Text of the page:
I, Mike Winter, from Sooke Disposal Ltd., (SDL) would like to take this opportunity to explain the Pink Cart Program.
My brother and I back in September, became aware that the CRD was going to ban food waste from the Hartland landfill effective January 1, 2015, and it was actually going to happen this time around, as they were trying to enforce the kitchen scraps program in the last year or two.
Ken and I went in to lengthy debates how we were going to go about this new program.
We understood right from the beginning this was going to be a difficult transition for the public and us as a company. First off; how would we educate the public? What size of container? What type of truck would we use? What color would we use and public to identify visually where to put kitchen scraps?
How would the CRD enforce contaminants in the kitchen waste? What the cost is going to be?
After all of these discussions we came up with the pink cart 32-gallon tote made by Cascade industries. Why? This is how it went.
First off, I am naturally a realistic humanitarian and for 30 years I have conducted business with the most simplest philosophy. Which is, if it doesn’t come from the heart, it doesn’t matter what the mind thinks.
Back to the pink cart: The 32 gallon size was decided because of an understanding that grass/leaves would be accepted with kitchen waste. Unfortunately, that is not the case at this time. Another determining factor of size was maybe the public would want to share with their neighbours, family, friends, etc.
The 32-gallon toters are the smallest toters used on a truck lift, meaning, kitchen scraps can become quite heavy. They are easy to wheel to the curb, as well as being easier for our employees to use the truck lift.
The collection truck would be one already in our fleet so we could use it for multi- tasking. The colour of the tote went back and forth. Ken’s idea was to symbolize something unique, not being done by everyone. We talked about the pink cart five years ago, as cancer has been touched by everyone, in some type of way. But we did wonder if the public would accept the pink color. The cost of disposal of kitchen waste is $110/metric tonne at the Hartland landfill. There will be a surcharge of 40 per cent if contaminants are mixed with food waste. These fines will be charged to the company. What would be our cost?
After hashing out numbers based on weight and volume, we arrived at $7.95 per tote/per month. This cost was implied before donating to any charities. So rather then feeling forced to donate, by signing up you are helping these charities. In other words, it would have been $7.95/month regardless. This price includes the use of the lift toter at no extra charge.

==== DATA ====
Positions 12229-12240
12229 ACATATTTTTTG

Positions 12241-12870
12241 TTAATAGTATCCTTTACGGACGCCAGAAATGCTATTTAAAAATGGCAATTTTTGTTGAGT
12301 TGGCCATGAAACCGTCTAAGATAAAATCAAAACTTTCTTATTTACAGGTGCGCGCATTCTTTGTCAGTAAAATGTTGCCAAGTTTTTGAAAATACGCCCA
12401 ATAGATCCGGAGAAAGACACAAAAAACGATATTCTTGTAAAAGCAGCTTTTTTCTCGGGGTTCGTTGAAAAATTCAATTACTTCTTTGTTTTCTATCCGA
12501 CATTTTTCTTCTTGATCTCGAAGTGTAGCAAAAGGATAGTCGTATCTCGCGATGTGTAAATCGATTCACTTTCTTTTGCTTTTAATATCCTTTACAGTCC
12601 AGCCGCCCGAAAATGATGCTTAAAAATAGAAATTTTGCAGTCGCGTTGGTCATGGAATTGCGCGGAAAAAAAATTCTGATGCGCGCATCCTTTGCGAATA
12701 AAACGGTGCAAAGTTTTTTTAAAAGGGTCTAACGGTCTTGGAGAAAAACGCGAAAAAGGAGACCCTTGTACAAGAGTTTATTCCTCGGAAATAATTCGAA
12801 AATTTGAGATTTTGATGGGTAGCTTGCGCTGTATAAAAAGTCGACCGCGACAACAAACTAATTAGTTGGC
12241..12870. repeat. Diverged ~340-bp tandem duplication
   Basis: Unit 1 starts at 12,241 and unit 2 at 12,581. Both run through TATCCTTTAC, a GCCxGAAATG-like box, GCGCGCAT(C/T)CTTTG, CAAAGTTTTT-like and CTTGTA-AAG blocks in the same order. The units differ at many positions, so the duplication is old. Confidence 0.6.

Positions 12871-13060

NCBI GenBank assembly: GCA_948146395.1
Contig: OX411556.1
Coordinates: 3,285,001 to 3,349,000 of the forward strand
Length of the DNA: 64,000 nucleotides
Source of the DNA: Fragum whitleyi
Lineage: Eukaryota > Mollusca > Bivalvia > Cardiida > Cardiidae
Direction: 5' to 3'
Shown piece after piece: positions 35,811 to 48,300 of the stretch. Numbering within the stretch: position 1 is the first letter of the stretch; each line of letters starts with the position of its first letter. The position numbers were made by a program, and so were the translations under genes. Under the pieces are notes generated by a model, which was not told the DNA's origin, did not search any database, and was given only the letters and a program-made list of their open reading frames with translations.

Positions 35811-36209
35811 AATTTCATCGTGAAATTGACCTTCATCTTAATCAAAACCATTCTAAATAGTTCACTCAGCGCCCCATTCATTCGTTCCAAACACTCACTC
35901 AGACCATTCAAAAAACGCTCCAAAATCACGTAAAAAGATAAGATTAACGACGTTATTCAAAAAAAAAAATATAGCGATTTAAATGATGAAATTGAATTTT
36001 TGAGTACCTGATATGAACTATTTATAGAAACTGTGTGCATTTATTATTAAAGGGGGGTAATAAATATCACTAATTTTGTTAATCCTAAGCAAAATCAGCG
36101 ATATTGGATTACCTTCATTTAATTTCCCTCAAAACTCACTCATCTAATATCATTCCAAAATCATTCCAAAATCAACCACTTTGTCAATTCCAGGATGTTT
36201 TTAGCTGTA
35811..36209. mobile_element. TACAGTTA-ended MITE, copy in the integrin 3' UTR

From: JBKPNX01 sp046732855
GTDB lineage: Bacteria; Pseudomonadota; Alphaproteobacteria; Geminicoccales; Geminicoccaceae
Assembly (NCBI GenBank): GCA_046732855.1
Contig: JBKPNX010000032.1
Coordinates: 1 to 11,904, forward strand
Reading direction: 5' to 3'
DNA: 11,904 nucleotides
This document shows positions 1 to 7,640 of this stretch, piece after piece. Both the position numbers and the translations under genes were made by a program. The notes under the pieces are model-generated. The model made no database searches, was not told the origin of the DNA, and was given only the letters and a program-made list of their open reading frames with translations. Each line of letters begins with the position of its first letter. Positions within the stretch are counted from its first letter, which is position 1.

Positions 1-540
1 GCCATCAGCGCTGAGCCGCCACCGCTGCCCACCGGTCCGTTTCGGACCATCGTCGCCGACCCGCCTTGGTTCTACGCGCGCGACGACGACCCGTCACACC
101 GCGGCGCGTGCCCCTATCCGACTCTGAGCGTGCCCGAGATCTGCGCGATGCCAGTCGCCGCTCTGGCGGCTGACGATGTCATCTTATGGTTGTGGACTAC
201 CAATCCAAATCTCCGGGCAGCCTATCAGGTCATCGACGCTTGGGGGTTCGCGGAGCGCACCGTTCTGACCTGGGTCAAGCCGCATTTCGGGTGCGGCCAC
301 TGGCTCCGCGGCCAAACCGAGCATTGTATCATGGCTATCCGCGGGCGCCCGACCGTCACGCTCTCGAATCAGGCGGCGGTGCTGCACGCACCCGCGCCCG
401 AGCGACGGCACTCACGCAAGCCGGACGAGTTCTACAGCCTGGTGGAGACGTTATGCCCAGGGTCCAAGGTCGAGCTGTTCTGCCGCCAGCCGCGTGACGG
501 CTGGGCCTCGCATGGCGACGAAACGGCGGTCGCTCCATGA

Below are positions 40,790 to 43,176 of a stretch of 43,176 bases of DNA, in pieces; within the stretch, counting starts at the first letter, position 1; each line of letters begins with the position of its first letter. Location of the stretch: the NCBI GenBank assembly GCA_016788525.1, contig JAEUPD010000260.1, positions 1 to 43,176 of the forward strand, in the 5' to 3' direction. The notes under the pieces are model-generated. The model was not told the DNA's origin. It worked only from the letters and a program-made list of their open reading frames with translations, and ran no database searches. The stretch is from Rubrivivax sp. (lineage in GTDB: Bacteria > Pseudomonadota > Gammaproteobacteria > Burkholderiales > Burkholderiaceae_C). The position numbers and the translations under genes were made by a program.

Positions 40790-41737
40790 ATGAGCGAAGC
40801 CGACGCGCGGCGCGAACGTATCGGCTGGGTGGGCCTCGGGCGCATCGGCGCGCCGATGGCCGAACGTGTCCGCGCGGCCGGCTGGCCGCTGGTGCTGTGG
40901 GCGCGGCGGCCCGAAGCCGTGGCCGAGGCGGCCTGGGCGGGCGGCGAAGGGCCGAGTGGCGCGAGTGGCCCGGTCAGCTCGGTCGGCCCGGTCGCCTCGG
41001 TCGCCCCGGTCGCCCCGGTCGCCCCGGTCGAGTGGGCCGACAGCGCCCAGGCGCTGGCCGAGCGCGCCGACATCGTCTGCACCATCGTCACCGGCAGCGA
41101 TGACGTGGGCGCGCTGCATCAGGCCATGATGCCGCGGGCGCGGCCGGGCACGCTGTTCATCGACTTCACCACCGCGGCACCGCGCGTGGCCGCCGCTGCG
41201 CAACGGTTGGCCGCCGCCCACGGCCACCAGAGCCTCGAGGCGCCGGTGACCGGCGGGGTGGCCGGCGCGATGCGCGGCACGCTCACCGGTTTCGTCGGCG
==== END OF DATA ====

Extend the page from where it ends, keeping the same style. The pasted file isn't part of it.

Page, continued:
Being natural humanitarians, we decided we want to support charities and advertise the well-being of human kind. We quickly agreed. Which ones? So many good charities out there. Our conclusion was since the pink cart supports the Canadian Cancer Society, we wanted to support this charity. The second charity was the local food bank because of the nature of program. It’s a fact that everyone needs a helping hand sometimes.
Next came the hot stamping of the cart. Are you sure that Sooke Disposal should have a hot stamp stating portion of proceeds to local food bank/CCS on each pink cart? Yes! It is the people that will make this program, not us. We just came up with the concept. We put a lot of thought into this, we did not come up with these ideas and figures over night.
SDL, a local family business has always been a community player and has supported many charities and organizations through the last three decades. That is what makes us a community.
Our customers have the right to participate if they desire. After all, it is a user pay system.
In closing I am extremely proud of the people of Sooke. I am proud to be a Sookite. Proud to be doing our part in protecting the environment.
SDL has the best customers in the world. Thank you again from the bottom of my heart. Together we can! We appreciate any feed back: firstname.lastname@example.org